Q: I have a child support case in NY The birth certificate was signed in PR DNA proves the child not mine. How do proceed?
I reside in NY now for many years. Child lives with her mom in another state. The birth certificate was signed in PR many years ago. Recently it has come to light through paternity test that the child is not mine. I want to stop payments and take my last name as father from the birth certificate. Do I have to go to PR personally to open my case?
A: Any action must take place in the state (or territory) where the child has lived forvthe past 6 months.
Daniel Michael Luisi agrees with this answer
I agree with the previous lawyer. Jurisdiction over your matter is restricted to the child's state of residence pursuant to the Uniform Interstate Family Support Act, UIFSA, codified in New York at N.Y. Fam. Ct. Act § 580-101. If you file in another state, your case will likely be dismissed for lack of subject matter jurisdiction before you even have a chance to present the DNA evidence. You must retain an attorney experienced in family law who is licensed in the state of the child's domicile.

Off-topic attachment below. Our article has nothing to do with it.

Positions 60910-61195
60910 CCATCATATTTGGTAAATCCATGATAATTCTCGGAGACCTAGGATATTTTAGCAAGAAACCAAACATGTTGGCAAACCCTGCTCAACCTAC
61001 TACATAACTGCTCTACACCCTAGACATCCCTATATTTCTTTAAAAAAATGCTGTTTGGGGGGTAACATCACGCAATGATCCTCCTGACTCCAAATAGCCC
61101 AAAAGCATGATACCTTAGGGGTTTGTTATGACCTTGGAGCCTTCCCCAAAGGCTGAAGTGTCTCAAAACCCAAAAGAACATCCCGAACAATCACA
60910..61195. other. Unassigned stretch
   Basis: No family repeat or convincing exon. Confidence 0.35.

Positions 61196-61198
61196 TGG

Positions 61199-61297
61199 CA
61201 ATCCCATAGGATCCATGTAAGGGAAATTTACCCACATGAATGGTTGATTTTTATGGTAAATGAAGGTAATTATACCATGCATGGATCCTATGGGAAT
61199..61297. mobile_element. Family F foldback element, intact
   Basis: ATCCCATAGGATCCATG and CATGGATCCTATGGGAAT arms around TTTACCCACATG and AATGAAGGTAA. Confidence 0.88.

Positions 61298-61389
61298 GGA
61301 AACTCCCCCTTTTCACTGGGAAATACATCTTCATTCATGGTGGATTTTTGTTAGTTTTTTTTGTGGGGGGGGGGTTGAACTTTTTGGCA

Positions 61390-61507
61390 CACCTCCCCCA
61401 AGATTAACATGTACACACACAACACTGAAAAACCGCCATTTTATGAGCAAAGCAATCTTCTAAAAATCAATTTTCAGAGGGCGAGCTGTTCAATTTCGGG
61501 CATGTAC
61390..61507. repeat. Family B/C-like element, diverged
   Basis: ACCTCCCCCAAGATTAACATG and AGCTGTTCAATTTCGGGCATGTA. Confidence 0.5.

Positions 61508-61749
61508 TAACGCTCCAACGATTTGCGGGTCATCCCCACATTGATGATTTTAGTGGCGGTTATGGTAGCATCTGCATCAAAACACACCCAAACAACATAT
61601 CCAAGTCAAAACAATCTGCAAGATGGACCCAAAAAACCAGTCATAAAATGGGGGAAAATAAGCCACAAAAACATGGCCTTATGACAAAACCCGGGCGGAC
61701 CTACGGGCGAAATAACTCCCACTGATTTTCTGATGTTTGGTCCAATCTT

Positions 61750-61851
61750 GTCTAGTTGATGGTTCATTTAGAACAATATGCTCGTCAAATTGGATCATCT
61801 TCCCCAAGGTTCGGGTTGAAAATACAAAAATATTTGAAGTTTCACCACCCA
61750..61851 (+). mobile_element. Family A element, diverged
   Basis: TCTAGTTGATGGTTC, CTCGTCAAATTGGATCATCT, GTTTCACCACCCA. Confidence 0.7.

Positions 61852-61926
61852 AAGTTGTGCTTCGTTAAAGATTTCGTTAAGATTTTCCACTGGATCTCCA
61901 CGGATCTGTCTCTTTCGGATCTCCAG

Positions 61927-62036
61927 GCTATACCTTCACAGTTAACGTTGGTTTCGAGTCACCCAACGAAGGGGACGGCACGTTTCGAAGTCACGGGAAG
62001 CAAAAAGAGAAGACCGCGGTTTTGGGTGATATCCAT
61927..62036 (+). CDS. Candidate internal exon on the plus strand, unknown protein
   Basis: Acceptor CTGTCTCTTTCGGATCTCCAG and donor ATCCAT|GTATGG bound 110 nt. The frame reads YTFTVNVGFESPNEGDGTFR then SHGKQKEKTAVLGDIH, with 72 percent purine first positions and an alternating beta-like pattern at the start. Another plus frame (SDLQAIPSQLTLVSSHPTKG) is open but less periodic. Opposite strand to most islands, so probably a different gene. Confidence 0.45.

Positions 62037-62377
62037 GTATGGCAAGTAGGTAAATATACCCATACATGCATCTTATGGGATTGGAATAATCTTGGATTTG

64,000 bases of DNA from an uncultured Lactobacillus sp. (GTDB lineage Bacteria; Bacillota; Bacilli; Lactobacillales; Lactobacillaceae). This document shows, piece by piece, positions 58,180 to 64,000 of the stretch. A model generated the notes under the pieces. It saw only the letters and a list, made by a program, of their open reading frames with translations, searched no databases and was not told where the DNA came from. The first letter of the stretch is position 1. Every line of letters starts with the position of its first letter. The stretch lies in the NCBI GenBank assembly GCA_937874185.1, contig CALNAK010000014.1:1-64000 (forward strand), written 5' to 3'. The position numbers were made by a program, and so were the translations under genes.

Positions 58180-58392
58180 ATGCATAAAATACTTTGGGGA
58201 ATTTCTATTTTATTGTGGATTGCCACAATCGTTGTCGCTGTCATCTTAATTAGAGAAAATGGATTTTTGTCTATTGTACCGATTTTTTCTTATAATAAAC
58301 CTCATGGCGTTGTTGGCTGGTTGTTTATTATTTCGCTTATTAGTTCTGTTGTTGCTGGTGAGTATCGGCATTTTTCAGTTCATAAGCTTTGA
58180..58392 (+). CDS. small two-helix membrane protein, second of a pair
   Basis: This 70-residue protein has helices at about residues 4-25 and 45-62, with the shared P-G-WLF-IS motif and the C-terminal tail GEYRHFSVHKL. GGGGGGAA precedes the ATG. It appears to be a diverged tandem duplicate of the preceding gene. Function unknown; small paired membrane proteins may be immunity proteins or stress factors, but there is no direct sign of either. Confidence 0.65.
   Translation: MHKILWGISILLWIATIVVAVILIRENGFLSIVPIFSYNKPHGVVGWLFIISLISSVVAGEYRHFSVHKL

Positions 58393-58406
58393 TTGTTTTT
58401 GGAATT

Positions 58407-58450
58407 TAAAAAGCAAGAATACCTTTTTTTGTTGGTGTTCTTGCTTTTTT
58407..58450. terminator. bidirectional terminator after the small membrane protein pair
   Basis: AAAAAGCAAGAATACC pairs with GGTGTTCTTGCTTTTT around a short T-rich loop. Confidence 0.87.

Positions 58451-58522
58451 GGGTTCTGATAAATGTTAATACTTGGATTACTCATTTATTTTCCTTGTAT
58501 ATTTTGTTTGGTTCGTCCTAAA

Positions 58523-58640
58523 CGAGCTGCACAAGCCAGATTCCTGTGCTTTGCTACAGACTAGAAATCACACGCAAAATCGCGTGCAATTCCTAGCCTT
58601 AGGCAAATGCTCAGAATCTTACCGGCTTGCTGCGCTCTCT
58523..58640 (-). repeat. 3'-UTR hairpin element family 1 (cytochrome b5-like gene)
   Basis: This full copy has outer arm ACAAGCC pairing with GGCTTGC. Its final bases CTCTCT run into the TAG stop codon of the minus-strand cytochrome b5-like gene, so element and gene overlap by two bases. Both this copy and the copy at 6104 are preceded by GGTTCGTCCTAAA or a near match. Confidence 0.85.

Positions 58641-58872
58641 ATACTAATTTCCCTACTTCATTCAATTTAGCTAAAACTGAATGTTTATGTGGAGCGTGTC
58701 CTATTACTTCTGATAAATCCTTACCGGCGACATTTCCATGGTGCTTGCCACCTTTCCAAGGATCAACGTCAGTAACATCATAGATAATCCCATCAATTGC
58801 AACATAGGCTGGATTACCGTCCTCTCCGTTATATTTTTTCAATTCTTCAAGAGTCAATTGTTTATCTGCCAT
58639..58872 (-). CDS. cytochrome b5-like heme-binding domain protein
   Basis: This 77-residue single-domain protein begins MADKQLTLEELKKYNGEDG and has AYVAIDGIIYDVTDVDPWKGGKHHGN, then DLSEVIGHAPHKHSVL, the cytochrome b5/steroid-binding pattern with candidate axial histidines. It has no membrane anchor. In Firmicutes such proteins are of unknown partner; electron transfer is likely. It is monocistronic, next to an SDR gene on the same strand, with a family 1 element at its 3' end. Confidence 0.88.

Another point to consider is the following. Even if the DNA test shows you are not the biological father, in New York, there is a legal concept known as equitable estoppel, by which the court may adjudge you obligated as the father nevertheless. This doctrine applies "where a child justifiably relies on the representations of a man that he is his or her father with the result that he or she will be harmed by the man's denial of paternity, the man may be estopped from making such a denial." It will turn on the particular facts and history of your relationship with your child. It may not be as easy as you think to end it.
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